Free Delivery

Newspapers in danger of abandoning their mission

Peggy Drexler, a psychology professor from Cornell University has written a marvelous, thoughtful piece on newspapers and the net that warns that, while local newspapers are certainly healthy and strong and likely to survive,  journalism — the passionate deep reporting and storytelling that makes them great  — is not.

As newspaper companies adapt to the realities of consumers who can travel the world on their iPhone, I am afraid they are going to become a shell of their original purpose; a brand name for a collection of niche publications, free tabloids and assorted Web sites. The center, that gravitational force that holds the parts of a community in its orbit, will be gone.

She’s clearly a keen observer (or at least a shaply intuitive one) of the newspaper business, because that is precisely the shape that many see our business acquiring. The American Press Institutes latest Newspaper Next report, calls on papers to re-orient their business and turn themselves into "local information and connection utilities". That’s a smart and sensible approach. But it ain’t gonna do much for journalism, other than keep newspaper companies alive.

Drexler acknowledges that newspapers, quite sensibly, are investing in and moving onto the net — a free-wheeling space that so far has not proved hospitable to ad-supported or subscription-based local journalism. But this means their print counterparts will increasingly be starved of resources, talent and ultimately readers. Neither these new newspaper lites nor their web versions seem capable  of supporting the same depth and volume of original journalism as print. A central role will go unfilled:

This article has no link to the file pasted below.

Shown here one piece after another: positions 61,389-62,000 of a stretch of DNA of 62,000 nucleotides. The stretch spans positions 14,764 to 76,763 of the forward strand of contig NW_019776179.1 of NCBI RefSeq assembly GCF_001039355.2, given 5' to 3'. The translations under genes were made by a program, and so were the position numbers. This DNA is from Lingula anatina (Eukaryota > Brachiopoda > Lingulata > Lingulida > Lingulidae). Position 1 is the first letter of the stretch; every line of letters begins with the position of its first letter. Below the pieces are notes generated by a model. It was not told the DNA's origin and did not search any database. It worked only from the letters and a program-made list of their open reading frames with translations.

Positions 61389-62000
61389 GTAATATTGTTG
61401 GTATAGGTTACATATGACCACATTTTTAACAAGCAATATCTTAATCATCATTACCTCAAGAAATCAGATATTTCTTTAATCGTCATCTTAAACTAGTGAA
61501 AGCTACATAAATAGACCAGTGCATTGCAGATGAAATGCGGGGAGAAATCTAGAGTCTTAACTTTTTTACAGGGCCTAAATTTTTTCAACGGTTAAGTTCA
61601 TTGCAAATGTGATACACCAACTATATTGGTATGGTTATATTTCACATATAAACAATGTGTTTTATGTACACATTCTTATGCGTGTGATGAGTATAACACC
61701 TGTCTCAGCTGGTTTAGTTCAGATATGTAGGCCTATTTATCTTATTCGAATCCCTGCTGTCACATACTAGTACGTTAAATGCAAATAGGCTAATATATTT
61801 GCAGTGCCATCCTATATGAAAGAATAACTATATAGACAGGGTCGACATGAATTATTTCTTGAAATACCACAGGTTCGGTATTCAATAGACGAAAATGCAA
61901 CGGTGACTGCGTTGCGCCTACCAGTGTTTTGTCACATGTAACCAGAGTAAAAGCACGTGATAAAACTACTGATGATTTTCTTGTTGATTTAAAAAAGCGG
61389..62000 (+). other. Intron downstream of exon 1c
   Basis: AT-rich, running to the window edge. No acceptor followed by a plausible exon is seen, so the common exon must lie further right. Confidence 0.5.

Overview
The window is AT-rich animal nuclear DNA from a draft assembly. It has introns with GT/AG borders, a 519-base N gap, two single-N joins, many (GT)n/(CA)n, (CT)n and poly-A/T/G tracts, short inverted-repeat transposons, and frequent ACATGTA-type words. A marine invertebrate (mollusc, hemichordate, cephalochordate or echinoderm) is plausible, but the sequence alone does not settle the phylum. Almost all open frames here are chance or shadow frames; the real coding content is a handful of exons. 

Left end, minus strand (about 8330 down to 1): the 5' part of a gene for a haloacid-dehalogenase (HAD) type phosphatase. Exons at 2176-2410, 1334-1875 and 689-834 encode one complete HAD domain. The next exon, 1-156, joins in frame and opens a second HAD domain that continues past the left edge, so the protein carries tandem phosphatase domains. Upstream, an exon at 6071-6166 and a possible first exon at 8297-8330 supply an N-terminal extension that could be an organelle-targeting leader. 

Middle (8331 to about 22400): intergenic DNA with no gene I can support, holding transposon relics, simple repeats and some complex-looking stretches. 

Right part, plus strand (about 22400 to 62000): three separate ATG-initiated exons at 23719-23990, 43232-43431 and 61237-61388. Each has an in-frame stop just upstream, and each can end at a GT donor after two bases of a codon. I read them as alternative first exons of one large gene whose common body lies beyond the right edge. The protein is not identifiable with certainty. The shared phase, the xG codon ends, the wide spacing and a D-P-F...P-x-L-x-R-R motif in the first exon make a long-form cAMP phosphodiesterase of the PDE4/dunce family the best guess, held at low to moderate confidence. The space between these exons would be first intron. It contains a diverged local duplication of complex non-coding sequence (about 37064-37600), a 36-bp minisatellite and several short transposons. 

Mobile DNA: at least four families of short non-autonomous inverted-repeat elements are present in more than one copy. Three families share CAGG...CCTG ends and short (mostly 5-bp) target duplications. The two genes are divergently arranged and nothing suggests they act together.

Sometimes flawed, newspapers are more often magnificent. They are the place where lies, distortions and manipulations are dragged into the town square, even though — as in the early cheerleading for the invasion of Iraq — it takes a while to get there.

Drexler quotes Canada’s own Marshall McLuhan, noting that "People don’t read newspapers, they slip into them like a warm bath." Her thoughtful lament is a warning that technology and time has pulled the plug.

Don’t satisfy yourself with my precis – go read Drexler herself.


Blogged with the Flock Browser

Tags: , , , ,

Comments are closed.